Can religion be adequately defined? Free essay! Download now
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Can religion be adequately defined?
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| Words: 1804 | Submitted: 20-May-2011
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Descriptionan essay using various theories on whether religion can be truly defined
Can religion be adequately defined?
This essay will attempt to explore the issue of whether religion can be sufficiently defined. Many religious academics have noted the difficulty of this subject. This essay will explore the sociological, anthropological and theological definitions of religion. There are many scholars in various fields who have attempted to define religion. These have included definitions based on its function, its content or what it consists of (eg rituals, traditions etc). Thakur discusses that an adequate definition of religion needs to satisfy many conditions. It has to be universal in scope and descriptive. Thakur notes that an adequate definition should not be ”excessively theocentric, nor reductionist, and that it accommodates non- institutionalised and personal expressions of religiosity..”(Thakur,S, 1981, p 21) When studying religion, one must be able to differentiate between what is religious and what isn’t and to be able to do this, the student must have an adequate idea of what religion is, which is why a definition is significant. When studying the various definitions of religion, one can acknowledge that they have a tendency to be either to limited; excluding various religions, or to indistinct and vague. This form of definition leaves one to believe that anything that effects an individuals life in some way, can be classified as a religion. Connolly (1990 p 2) discusses that conflicts surrounding defining religion, revolve around issues of scope- what can and cannot be reasonably incorporated when attempting to come to a definitive, adequate conclusion.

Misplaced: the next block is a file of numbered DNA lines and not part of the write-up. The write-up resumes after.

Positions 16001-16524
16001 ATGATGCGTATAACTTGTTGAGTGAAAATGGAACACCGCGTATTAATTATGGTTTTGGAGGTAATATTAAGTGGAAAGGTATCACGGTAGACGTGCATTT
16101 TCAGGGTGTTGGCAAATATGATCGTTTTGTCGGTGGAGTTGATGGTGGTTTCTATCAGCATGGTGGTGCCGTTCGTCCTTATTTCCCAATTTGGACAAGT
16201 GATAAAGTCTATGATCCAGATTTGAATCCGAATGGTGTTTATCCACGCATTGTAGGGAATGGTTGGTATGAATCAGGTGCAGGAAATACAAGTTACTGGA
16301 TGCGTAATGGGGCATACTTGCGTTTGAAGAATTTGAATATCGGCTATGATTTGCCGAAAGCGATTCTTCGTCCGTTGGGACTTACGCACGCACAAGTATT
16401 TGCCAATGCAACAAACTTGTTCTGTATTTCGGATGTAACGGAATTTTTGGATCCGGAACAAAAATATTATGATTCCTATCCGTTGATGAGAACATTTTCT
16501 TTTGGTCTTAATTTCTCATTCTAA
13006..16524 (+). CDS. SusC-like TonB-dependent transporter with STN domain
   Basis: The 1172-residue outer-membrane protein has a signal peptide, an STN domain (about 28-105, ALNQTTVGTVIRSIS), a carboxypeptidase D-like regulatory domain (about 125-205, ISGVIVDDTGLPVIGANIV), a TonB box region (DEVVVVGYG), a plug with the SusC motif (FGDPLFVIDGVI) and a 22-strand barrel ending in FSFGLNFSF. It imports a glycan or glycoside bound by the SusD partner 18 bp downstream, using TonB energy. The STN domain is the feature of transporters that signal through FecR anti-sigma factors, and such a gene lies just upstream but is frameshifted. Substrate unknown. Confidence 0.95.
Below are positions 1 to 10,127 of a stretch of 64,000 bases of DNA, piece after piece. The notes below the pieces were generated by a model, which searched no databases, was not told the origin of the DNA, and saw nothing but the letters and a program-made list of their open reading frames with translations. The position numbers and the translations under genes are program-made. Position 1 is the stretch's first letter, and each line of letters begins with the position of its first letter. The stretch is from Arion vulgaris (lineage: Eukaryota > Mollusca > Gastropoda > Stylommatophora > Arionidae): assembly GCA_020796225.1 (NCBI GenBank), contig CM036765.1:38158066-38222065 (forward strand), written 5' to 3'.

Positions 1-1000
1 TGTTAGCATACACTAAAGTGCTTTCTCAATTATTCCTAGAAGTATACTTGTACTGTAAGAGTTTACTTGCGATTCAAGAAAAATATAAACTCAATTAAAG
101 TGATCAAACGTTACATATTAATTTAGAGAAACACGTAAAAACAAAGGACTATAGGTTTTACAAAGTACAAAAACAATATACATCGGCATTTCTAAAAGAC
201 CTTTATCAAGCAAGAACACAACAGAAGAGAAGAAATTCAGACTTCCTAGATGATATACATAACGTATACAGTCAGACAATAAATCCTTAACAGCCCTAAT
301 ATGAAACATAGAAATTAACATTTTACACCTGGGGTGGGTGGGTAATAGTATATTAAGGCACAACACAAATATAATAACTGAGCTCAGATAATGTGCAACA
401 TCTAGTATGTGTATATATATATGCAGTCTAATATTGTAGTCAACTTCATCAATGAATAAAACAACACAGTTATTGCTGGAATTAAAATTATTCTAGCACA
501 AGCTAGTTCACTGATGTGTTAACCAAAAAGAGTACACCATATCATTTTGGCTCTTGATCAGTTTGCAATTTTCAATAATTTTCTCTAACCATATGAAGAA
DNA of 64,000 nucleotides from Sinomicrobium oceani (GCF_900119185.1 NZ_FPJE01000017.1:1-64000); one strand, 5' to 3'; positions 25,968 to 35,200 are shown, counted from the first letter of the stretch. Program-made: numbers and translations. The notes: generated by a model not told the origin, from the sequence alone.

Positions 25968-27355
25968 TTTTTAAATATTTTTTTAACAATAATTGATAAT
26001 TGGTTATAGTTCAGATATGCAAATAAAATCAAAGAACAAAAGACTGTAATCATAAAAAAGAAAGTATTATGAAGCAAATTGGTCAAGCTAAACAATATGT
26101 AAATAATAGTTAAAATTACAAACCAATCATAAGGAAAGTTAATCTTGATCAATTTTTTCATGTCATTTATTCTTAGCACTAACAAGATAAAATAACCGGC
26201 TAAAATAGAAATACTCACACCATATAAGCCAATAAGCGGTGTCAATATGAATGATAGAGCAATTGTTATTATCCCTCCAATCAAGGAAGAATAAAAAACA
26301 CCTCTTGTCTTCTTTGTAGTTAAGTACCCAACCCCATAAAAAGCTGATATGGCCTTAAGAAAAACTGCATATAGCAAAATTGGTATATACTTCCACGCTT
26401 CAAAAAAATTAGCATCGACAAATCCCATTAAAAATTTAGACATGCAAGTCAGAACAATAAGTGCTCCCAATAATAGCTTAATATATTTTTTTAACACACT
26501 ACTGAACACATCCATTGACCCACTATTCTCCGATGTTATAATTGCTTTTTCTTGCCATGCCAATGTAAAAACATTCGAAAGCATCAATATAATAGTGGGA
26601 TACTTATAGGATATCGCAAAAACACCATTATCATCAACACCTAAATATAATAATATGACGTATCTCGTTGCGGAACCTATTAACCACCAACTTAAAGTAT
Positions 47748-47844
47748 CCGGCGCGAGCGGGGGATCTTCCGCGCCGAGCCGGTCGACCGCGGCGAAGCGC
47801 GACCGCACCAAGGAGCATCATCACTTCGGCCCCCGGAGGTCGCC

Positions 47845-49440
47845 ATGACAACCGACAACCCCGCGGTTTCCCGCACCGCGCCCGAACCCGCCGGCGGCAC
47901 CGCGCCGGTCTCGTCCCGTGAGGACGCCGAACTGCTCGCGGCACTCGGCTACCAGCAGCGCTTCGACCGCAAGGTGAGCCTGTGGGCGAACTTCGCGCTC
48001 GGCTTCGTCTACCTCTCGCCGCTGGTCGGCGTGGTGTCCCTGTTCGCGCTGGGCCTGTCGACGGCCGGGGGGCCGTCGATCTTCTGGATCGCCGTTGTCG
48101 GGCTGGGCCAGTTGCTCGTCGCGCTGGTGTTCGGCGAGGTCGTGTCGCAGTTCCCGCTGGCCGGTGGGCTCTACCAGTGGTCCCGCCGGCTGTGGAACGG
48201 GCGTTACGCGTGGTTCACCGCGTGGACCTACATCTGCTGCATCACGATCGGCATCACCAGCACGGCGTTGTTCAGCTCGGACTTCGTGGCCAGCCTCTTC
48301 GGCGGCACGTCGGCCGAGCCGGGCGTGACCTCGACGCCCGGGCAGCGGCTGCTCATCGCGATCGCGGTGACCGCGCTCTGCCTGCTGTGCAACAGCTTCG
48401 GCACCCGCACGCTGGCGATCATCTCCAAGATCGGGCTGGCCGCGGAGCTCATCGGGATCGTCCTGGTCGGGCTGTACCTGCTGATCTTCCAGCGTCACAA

Chryssides/ Greaves notes that when attempting to define religion, there needs to be some distinction between ‘substantive’ and ‘functionalist’ definitions. A functionalist description describes what religion does for those that follow it. Substantive on the other hand, seeks to define religion in terms of what it is. Those who concur with functionalist definitions of religion believe that religion is about what religion does. For example if an individuals beliefs/ views has a distinct meaning in that persons life (socially/ in society etc) then it is defined as a religion. An example of this is something which connects a community. Connolly argues that some functionalist definitions are not adequate as the boundaries of the term ‘religion’ are too generalised. He argues that some are so broad that it can be associated with many other activities, for example football can be deemed religious. Religion therefore becomes likened to whatever is most important to that person. Connolly comments that “...that surely is an over- extension of the terms meaning” (Connolly, 1990, p4). Indeed there are similarities between the devotion of a sporting fan and a practising religious individual: the idolisation of a sporting personality, the ritual activities of that particular team/ sport and loyalty towards them. The ...
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